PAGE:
Structural deficit is nothing new
Recent news reports have announced that the state is facing a structural deficit, implying that this is a new phenomenon. Even our newly elected governor has been recorded as saying that talk about the structural deficit began after the election -- seeming to imply that the previous governor hid this problem from the public. In fact, we are in great fiscal shape for the FY08 budget, due to Governor Ehrlich's strategy to reserve $840 million of last year's surplus to help cover '08 expenses. As a result of legislative action and additional surplus, Governor O'Malley has almost $1 billion to cover FY08 expense increases and still leave 5 percent in the state's Rainy Day Fund.
Truth is, the structural deficit is an ongoing issue with the state. In the 1990s, when I was watching the state budget for former Howard County Executive Chuck Ecker, in the five-year projections, we would consistently see a structural deficit of $500 million in the fifth year out. Even the Ehrlich administration reflected structural deficits in its five-year projections in the Budget Highlights books. Unlike the situation Ehrlich inherited, the problem is not in the current year (FY07) or next year (FY08), but in FY09.
What is a structural deficit? It means that estimated growth in spending is greater than estimated growth in income. It's like earning $2,000 each month and having expenses totaling $2,200.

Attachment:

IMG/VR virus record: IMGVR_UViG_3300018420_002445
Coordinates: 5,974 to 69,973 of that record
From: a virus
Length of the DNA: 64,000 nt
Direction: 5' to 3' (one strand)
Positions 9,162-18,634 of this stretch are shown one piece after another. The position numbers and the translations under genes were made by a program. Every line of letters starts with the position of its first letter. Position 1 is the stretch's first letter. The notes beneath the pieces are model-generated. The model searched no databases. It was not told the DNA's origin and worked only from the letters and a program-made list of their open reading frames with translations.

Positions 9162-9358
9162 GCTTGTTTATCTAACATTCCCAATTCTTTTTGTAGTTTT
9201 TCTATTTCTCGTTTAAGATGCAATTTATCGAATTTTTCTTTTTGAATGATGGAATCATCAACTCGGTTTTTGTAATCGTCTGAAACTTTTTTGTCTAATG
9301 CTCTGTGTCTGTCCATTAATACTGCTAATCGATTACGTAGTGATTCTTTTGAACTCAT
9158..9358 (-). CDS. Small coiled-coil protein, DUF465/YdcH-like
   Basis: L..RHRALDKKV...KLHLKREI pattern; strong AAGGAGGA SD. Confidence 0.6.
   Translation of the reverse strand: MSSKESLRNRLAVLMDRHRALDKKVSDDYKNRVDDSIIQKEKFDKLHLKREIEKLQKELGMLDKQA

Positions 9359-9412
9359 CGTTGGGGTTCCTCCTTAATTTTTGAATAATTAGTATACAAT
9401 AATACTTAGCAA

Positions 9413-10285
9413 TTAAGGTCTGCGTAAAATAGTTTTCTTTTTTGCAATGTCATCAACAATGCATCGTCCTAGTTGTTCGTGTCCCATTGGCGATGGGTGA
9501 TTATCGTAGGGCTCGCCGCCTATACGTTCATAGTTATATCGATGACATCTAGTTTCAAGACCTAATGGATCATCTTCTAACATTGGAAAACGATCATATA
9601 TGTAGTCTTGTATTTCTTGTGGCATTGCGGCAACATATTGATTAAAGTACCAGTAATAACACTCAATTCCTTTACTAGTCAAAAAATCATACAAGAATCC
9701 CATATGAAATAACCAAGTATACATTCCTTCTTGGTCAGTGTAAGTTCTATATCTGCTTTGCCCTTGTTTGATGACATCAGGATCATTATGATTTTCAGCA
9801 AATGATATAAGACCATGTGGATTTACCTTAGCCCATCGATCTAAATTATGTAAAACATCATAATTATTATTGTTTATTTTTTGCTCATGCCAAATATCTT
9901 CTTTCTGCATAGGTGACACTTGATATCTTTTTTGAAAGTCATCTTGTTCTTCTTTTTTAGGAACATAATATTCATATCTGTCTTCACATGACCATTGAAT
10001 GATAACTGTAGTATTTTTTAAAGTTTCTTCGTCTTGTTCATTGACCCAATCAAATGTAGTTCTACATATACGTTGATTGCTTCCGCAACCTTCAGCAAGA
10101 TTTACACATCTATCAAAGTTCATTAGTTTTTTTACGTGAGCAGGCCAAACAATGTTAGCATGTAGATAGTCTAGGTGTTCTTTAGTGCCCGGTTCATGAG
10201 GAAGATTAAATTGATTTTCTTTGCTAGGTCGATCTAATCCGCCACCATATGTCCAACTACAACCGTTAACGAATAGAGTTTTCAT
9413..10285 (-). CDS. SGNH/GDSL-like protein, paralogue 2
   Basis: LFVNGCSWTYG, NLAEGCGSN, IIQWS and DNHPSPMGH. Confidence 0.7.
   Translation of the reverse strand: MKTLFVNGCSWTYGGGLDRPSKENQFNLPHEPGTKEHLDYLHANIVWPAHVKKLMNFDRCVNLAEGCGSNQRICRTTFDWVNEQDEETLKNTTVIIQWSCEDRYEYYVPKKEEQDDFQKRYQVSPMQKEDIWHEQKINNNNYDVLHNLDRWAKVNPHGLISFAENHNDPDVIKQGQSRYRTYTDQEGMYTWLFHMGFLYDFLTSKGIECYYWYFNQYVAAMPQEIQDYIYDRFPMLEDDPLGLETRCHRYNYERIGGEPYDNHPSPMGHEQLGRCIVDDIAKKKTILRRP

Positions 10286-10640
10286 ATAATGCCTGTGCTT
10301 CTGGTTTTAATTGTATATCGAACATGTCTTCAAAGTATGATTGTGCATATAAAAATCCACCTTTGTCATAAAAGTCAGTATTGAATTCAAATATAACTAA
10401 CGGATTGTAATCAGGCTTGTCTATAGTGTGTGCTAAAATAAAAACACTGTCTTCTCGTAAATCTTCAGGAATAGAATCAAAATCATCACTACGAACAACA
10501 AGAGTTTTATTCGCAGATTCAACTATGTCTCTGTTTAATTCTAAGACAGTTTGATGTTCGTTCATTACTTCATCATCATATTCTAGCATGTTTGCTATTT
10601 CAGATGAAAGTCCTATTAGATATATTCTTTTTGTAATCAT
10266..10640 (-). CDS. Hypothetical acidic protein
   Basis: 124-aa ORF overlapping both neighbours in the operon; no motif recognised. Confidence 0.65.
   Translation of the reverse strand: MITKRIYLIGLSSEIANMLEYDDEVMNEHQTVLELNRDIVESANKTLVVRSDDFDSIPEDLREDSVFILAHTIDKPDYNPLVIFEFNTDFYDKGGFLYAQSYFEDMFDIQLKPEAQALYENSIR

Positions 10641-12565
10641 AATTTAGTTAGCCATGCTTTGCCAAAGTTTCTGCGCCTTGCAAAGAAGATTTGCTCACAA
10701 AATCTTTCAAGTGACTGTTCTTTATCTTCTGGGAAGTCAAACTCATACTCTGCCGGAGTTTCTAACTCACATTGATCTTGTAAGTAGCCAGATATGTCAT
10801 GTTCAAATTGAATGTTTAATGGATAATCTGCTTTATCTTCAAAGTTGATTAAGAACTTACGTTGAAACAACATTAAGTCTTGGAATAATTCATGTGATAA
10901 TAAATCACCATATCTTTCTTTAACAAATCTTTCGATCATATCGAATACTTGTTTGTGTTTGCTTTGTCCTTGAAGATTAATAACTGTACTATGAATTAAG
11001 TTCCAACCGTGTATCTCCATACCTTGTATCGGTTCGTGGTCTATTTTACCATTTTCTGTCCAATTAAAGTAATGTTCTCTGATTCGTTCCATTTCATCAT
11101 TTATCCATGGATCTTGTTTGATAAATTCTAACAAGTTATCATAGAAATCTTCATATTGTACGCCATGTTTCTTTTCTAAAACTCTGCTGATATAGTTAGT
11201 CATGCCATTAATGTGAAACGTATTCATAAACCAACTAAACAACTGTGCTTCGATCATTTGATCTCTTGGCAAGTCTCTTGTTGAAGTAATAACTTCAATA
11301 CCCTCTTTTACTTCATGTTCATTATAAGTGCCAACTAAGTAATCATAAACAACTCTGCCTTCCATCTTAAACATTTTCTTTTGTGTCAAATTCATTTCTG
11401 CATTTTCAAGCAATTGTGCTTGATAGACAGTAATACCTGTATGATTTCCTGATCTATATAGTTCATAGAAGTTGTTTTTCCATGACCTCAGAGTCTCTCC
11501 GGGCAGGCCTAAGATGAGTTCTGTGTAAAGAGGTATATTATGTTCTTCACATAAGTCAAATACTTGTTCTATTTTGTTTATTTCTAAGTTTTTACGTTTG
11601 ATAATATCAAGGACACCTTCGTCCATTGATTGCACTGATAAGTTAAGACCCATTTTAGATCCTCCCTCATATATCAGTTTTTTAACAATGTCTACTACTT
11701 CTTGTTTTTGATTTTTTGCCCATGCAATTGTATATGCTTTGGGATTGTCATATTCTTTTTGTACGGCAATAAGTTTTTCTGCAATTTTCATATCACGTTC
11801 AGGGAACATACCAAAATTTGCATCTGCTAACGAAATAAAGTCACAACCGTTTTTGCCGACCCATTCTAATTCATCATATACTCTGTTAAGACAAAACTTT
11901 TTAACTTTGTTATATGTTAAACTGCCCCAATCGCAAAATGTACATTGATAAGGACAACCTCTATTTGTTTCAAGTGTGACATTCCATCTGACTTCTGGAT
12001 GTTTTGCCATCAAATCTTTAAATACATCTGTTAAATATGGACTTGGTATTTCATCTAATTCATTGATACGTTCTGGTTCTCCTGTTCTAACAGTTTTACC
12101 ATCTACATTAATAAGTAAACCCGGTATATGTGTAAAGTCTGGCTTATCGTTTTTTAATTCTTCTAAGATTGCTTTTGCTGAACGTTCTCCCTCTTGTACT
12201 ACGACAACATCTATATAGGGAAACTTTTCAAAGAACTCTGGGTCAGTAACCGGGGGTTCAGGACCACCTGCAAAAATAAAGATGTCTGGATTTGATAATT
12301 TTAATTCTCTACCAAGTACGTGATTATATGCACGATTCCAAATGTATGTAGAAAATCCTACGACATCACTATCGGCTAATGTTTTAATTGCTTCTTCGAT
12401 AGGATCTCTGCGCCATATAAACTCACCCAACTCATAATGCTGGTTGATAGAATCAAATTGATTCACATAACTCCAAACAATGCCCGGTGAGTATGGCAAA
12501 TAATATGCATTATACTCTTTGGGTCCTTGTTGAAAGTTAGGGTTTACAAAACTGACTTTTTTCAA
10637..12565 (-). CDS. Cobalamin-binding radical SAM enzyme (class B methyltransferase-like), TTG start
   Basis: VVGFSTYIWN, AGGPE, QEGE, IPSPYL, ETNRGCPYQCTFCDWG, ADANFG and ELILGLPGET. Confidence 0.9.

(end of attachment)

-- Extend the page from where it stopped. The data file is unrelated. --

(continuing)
How did it happen? Our current situation is a result of increased spending by legislative action. In the 2002 legislative session, before the 2002 election, the legislature passed the Bridge to Excellence in Education (Thornton) Bill mandating increased spending on K-12 education, with no specific funding source identified ('08 funding to increase by $600 million). Without any enhancements to Medicaid eligibility, the annual funding increases by $100 million each year. In addition, each year the legislature passes legislation that mandates spending -- the 2006 session alone increased spending for FY08 by $222.6 million, increasing to $372.7 million by FY11.
What can we do? Since we cannot operate the state at a deficit, we must look for ways to fix the problem. Options include prioritizing spending, becoming more efficient and reducing spending as we have done during the last four years vs. increasing revenues -- higher taxes, more fees, other sources of revenue which is the preference of the legislature based on legislation passed and vetoed in the previous term. How we resolve the problem for the future will be the subject of debate over the next several years.
Gail H. Bates
The writer is a Republican delegate from District 9A, representing part of Ellicott City and western Howard County.